But then there are the far thornier issues of food, water, and land. More than 40 percent of the U.S. corn crop is going to make ethanol and ethanol by-products (About one-third of each bushel dry-processed for ethanol is turned into livestock feed product.) Since most of the U.S. corn crop is rain-fed, drought is a risk, and the irrigation required is heavy in some areas. (See related, “Water Demand for Energy to Double by 2035,” and “Drought Withers U.S. Corn Crop, Heats Debate on Ethanol.”) Even more difficult is the indirect land impact issue: whether the increasing use of grain for fuel has prompted other nations to destroy valuable rainforest ecosystems for agriculture to make up for lost U.S. exports.

Any effort to undo the U.S. mandate on biofuels, however, would affect more than corn ethanol. It would also unravel the incentives that were meant to spur the development of more environmentally friendly alternative biofuels made from feedstocks like waste, grasses, and wood chips. (See related: “Beyond Ethanol: Drop-In Biofuels Squeeze Gasoline From Plants.”) Although cellulosic biofuel has not come on line as quickly as hoped, the first plants are opening, with thermo-chemical and biotechnology processes showing promise. Yet the industry’s future is precarious due to lack of capital and lenders willing to take a risk on the technology.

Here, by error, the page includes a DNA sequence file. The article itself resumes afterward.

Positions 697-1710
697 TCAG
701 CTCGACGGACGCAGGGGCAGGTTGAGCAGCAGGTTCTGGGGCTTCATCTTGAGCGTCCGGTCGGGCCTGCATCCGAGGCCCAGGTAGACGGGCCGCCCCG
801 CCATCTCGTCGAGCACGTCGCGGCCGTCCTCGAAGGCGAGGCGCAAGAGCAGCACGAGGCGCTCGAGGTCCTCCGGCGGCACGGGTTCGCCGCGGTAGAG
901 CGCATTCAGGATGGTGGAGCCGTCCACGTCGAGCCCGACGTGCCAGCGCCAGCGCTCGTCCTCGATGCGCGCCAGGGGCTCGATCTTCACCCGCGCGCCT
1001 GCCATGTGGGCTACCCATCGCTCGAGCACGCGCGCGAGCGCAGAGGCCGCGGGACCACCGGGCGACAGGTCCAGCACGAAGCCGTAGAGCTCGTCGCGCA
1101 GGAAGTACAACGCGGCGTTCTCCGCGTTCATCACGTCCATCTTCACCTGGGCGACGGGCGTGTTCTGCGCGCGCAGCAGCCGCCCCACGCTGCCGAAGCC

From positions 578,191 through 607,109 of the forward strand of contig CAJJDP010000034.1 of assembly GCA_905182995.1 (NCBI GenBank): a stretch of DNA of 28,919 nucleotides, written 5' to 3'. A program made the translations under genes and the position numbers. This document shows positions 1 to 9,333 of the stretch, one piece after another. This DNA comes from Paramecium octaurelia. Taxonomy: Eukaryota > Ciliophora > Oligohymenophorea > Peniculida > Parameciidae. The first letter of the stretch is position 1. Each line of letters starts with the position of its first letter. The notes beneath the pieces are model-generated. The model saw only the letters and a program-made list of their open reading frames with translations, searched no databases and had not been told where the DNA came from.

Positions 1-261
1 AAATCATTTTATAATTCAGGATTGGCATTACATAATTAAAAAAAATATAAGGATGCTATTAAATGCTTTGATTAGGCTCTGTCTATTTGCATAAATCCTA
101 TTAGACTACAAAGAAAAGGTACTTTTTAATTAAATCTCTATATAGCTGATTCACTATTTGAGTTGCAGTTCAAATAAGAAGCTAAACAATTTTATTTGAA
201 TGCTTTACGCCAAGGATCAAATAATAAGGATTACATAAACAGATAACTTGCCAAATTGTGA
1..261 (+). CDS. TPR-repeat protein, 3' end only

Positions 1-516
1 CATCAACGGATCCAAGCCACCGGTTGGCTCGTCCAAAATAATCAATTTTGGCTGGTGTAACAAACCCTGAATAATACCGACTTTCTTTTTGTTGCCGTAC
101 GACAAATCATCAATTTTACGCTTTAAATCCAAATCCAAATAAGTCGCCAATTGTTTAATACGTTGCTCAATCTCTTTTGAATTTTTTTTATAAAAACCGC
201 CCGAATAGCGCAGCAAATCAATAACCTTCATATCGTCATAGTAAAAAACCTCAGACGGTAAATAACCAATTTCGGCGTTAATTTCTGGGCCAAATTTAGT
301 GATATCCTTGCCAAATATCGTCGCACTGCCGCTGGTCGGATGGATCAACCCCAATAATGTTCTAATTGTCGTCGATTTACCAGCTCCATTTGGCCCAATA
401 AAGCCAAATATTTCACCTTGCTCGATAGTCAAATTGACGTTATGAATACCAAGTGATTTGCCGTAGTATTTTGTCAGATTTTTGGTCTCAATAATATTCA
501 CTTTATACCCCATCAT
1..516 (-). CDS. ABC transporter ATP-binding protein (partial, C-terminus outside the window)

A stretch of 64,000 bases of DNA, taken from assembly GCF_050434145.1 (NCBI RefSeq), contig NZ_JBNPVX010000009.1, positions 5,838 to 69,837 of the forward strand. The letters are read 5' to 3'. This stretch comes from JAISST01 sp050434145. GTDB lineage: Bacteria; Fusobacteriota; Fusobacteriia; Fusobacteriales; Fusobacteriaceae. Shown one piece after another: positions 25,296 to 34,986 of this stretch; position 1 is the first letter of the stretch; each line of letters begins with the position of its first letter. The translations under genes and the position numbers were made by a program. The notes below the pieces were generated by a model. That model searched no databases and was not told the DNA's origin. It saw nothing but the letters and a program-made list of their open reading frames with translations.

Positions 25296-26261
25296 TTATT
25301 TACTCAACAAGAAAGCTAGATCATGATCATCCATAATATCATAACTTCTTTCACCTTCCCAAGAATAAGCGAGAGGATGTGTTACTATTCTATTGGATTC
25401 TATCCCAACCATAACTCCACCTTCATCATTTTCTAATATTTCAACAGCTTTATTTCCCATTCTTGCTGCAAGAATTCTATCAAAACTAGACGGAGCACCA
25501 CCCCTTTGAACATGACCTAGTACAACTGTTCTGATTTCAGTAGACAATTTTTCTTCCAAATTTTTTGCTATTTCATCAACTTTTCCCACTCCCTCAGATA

That’s why we brought together some of the leading thinkers on this complex issue for our forum, Big Energy Question: Biofuels at a Crossroads. You can read some of their comments and see photo coverage of the forum above.

What do you think about biofuels? Vote and comment here: The Big Energy Question: Are Biofuels Worth the Investment?

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[ Global Renewable Energy On Track to Soon Eclipse Natural Gas, Nuclear ]

Renewable power sources are increasingly cost-competitive, and demand for them is growing globally.

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[ Global Renewable Energy On Track to Soon Eclipse Natural Gas, Nuclear ]

Renewable power sources are increasingly cost-competitive, and demand for them is growing globally.